Two young men in the  little town found out about this and decided to follow Lupe and retrieve what was left of the treasure. The next time she left they followed secretly, they thought. Lupe led them into the mountains and lost them and they didn't get back until two days after she had returned with her coins.

The story is vague about the value of the coins and what kind they were or how she managed to exchange them into Mexican money.

One day Yagui and I were on our way to the Cebadilla to get the horses and mules ready for a trip. As we passed the white house at the entrance to Cave Valle we saw Don Miguel Lopez out in his yard and stopped to visit with him a while. He asked us where we were going and we told him and he commented that he didn't even know where that was after living his whole life in the mountains. The he said, "Oye Kiko, you know the mountains so well and you travel so much you would be the one to go get that treasure". Then he proceeded to tell me about his "Tesoro".

There used to be a Peddler that came through here selling his wares and he would always stop here and stay with us before going on his way He became a good friend and always enjoyed our confidence and liked to stay here a few days to rest up. One day he came and stayed with us and told us that we were his dearest friends and that he wanted to confide in us about a rich treasure he had found.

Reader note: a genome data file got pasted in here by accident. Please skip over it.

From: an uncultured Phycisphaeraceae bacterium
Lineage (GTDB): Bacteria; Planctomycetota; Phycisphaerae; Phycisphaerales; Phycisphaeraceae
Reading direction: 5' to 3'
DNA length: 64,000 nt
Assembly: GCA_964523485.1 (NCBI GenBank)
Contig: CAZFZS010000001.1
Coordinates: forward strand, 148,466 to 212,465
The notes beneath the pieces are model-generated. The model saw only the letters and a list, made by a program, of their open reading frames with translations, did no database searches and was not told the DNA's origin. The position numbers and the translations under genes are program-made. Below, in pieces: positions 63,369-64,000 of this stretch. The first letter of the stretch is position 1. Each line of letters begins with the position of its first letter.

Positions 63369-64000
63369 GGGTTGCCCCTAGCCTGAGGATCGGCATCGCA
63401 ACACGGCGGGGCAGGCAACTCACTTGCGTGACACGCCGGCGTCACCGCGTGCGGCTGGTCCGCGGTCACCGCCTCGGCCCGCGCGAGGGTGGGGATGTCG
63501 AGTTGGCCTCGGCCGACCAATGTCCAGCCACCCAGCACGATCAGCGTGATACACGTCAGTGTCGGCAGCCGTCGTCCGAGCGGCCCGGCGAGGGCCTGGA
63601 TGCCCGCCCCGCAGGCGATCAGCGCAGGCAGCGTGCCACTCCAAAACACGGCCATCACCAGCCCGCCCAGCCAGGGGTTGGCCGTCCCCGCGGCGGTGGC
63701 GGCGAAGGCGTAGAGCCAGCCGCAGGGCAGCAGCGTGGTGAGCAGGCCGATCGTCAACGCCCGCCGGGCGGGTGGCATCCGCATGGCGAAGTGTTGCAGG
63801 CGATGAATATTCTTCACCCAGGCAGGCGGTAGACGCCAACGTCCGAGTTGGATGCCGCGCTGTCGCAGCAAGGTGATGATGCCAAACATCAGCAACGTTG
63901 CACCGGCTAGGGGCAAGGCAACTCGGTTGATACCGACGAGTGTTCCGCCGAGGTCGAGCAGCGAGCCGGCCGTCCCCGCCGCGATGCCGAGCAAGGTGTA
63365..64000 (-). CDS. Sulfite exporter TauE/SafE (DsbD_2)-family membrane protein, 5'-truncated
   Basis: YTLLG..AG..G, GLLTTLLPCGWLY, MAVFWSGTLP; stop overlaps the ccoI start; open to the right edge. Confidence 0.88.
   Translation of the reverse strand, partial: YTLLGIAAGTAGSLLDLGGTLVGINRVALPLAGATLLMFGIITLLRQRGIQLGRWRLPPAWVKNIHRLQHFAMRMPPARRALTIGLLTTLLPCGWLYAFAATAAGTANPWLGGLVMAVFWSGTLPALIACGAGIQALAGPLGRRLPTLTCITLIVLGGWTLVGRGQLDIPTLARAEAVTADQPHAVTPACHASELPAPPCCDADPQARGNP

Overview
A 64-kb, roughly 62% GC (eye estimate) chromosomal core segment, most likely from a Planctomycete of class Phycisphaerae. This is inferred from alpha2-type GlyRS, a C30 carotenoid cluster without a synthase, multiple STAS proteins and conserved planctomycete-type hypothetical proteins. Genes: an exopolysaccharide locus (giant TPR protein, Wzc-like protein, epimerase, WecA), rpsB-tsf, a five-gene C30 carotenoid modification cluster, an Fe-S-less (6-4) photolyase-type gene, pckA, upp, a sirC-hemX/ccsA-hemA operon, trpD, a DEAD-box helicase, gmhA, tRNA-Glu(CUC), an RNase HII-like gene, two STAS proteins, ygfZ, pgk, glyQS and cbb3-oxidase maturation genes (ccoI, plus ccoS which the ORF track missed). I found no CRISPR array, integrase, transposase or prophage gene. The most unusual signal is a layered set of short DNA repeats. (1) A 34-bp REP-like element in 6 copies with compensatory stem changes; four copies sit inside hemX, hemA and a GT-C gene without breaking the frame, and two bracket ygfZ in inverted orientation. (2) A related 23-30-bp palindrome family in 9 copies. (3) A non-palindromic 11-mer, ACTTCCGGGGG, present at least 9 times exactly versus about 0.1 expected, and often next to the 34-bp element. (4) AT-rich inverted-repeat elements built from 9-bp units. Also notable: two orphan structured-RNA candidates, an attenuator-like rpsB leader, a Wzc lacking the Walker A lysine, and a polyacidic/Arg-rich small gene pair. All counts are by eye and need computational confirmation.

He said that he had just crossed the swinging bridge over the Rio Aros and had traveled about a half an hour along the trail when he saw a "Quiote" that was just right to cook and eat. He got off his horse and tied up his pack mule got out his Machete out of it's scabbard and went down the steep side hill to cut the Quiote. The Quiote is the big asparagus looking stem that the century plant sends up for seed before it dies and when roasted over a fire has a good taste and many people like to chew on it like cane.

When he chopped the Quiote off it fell straight down a little cliff and stuck up in some soft dirt at the base of the cliff. He went around and descended to the base of the little rock cliff. When he pulled his Quiote out of the dirt it left a gaping hole. He dug some of dirt away and found a big cave. Inside he found many sacks of what he said was a very rich ore. And there were many mining tools in the cave with the sacks. He thought to himself that his mule was loaded and that he would have to come back with   some help the retrieve this rich find.